Tim Fries has lived a happy and fulfilling golf life. He's an accomplished player, a seven-time Western New York PGA champion. Two years ago, he played in the Senior PGA Championship. He's a respected head pro at Transit Valley, and one of 14 members of the national PGA board of directors.
But this past weekend might have been the highlight, though Fries didn't strike a golf ball, teach a student or cast a vote. He served as an on-course announcer for the PGA Championship at Quail Hollow Club in Charlotte, N.C.
Fries announced the golfers before they teed off at the first hole in the afternoon on Thursday. He had the distinction of announcing the golfers' arrival at the 18th green for the last two and a half hours of Sunday's final round.
It was a big responsibility, nerve-racking at times. But mainly, it was the weekend of a lifetime, a golf lover's dream. Essentially, Fries got to experience a golf major as an unabashed fan.
"It's really cool," Fries said from outside the clubhouse. "You can imagine. Quail Hollow is a beautiful place. It's just awesome. I did it at Whistling Straits (at the 2015 PGA). It's thrilling, because you're on the green, right there with the players and the caddies, the rules officials, at the finish.
"It really is kind of neat," he said. "The members back home hear it. My friends hear it. 'You're really down there!' That's kind of cool."
You sound like a giddy teenager, I told him. Fries is an animated, gregarious soul, a guy who could ramble for hours about moving up tee boxes. Talking about working the PGA Championship, he was positively effusive.
"Exactly!" said Fries, a Tonawanda native and 1982 Sweet Home grad. "Here I am, at age 52, getting a chance to be a part of this, witness it and do some announcing. I'm usually calm for the most part and just speak slowly, but here I am talking to you like a 12-year-old, for God's sake!
"You say, 'Ladies and gentlemen, welcome to the 99th PGA Championship. Now on the tee, from Dallas, Texas, Jordan Spieth! You pull that off and breathe heavy, cause your heart rate is about 130. It's a riot."
At times, it can be as harrowing as making a crucial 4-foot putt. On Thursday, the tourney was on live TV when defending champ Jimmy Walker arrived for a 1:25 tee time with Phil Mickelson and Jason Dufner, two other former champs.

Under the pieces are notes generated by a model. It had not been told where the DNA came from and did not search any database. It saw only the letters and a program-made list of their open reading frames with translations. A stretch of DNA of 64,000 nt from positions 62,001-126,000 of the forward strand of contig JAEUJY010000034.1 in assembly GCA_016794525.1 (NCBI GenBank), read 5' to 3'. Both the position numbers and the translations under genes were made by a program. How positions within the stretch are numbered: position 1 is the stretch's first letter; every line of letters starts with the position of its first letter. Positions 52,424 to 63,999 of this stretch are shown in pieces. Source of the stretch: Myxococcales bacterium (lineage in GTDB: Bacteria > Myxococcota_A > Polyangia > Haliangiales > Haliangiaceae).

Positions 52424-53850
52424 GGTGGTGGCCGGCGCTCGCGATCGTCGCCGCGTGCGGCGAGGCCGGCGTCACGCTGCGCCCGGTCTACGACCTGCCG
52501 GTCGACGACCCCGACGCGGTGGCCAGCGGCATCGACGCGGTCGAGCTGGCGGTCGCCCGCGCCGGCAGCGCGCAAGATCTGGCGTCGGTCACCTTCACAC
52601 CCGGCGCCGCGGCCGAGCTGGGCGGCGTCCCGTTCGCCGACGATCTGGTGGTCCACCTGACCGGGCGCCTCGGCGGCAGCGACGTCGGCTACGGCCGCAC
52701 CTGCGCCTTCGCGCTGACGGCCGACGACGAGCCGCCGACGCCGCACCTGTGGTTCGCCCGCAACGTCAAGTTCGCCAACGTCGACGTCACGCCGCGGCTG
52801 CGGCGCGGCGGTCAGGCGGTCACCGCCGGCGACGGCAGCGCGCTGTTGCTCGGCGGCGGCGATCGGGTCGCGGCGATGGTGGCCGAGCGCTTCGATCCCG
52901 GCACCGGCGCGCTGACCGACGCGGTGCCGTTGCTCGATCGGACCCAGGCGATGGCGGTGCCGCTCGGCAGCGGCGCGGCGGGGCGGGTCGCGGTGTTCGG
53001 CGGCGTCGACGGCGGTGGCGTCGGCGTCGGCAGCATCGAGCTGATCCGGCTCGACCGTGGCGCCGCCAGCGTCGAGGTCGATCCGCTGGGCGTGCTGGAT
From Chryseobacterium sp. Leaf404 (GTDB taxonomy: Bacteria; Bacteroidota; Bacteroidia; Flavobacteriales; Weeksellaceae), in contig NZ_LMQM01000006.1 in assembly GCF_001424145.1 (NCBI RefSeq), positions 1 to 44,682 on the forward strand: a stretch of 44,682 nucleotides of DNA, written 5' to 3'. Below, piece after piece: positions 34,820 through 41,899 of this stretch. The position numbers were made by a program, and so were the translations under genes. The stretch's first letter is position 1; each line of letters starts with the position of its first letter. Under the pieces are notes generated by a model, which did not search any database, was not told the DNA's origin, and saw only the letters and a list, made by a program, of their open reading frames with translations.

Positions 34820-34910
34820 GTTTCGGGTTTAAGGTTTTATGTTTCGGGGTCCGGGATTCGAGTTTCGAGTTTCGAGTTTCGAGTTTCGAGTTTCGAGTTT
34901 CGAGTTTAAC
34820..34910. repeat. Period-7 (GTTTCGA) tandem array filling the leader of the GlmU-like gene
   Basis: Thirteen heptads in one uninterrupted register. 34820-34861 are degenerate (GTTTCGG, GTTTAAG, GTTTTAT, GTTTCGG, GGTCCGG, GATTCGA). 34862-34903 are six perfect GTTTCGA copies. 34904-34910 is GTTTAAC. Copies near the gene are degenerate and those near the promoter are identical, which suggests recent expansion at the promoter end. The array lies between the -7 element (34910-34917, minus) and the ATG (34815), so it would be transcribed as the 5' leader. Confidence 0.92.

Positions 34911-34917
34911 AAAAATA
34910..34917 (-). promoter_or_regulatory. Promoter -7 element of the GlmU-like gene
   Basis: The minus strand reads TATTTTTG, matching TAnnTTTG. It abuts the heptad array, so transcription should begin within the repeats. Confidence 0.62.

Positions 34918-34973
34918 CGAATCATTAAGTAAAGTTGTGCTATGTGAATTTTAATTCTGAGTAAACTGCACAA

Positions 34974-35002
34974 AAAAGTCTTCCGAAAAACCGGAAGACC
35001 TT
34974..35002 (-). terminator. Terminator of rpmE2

Things were running seven minutes behind. The golfers wanted to hit. The rules official at the tee was urging Fries to announce the group. But Fries had the national TV people in his earpiece, instructing him to wait. You know who wins those battles.
"The TV guy is in one ear, barking at me, 'You've got to give me a 30-second countdown'," Fries said. "The rules official says, 'Jimmy's going right now'. I said, 'You've got to hold him up.' It was quite an ordeal. Phil Mickelson was giving me the evil eye.
"Finally, Jimmy Walker gives me this look, like 'You've got to be kidding me'. He finally hits it down the middle, shoots 81. Now it's my fault!"
Fries laughed at the memory. In the end, most of the players are wonderful. He said they appreciate what the PGA does for them. Meeting some of the best players in the world was a nice perk. His wife, Karen ("She makes this work for me") and his kids – Hannah, 19, and Patrick, 17 – were in Charlotte with him.
"My daughter was beside herself," Fries said. "She watched me shake hands with Adam Scott, have a little conversation with him on the tee. 'Best of luck to you, how's things going?' We sat with Rory McIlroy and his wife at the Champions Dinner on Tuesday night. We sat with him and Paddy Harrington.
"I'm here in the parking lot where the players are going in and out. There's Luke Donald right there!"
Like a wide-eyed fan, Fries talked of meeting Dustin Johnson and Zach Johnson in the clubhouse, and chatting with legendary instructors like David Leadbetter on the practice range. There was no pretense, no attempt to hide his joy at being around the game he loves and its biggest stars.
It was that love of the sport, and his ability to communicate, that helped Fries get the gig. He spent years volunteering for area PGA events, raising his profile. He became president of the Western New York PGA board, then got elected as one of 14 members of the national board of directors, representing parts of New York, Pennsylvania, West Virginia and Maryland.
Fries spends 40-50 days a year, mostly in the offseason, traveling for board business. The PGA Championship ended his four-year term. Now he'd like to actually play in the event. Three weeks ago, he won the WNYPGA championship for a seventh time, gaining him entrance in a qualifier for next year's PGA.
"I need to get over the hump," Fries said. "Next year, I get to go and compete for one of these 20 spots. At 52, I've got my work cut out for me. I'm highly motivated to do well. I'll work in the next couple months to try to get to that point where I feel I can be competitive."
It would be nice to see one of the good guys get a shot. Fries made it to the second round of PGA Tour qualifying school three times as a younger man, but fell short. He played in last year's Senior PGA and missed the cut. He'll keep trying to qualify for that event. In 2019, it comes to Oak Hill in Rochester.
Whatever the case, he'll be back at Transit Valley, plugging for golf in his hometown. Fries is excited about the Jack Nicklaus project at Delaware Park, where he runs three times a week. He'd like to see UB, his alma mater, have a golf team. He wants to see more kids, women and minorities take up the game.
"There's fun things going on," Fries said. "My access to the PGA has helped me meet so many people. I sit on a board with Chris Liedel. He runs the Smithsonian Institution, for God's sake. It gets you in some doors and opens up some avenues, access to some money and funds. It's all good.
"When I close my eyes for the last time, I hope I did something. And hopefully, the PGA and golf really got me there."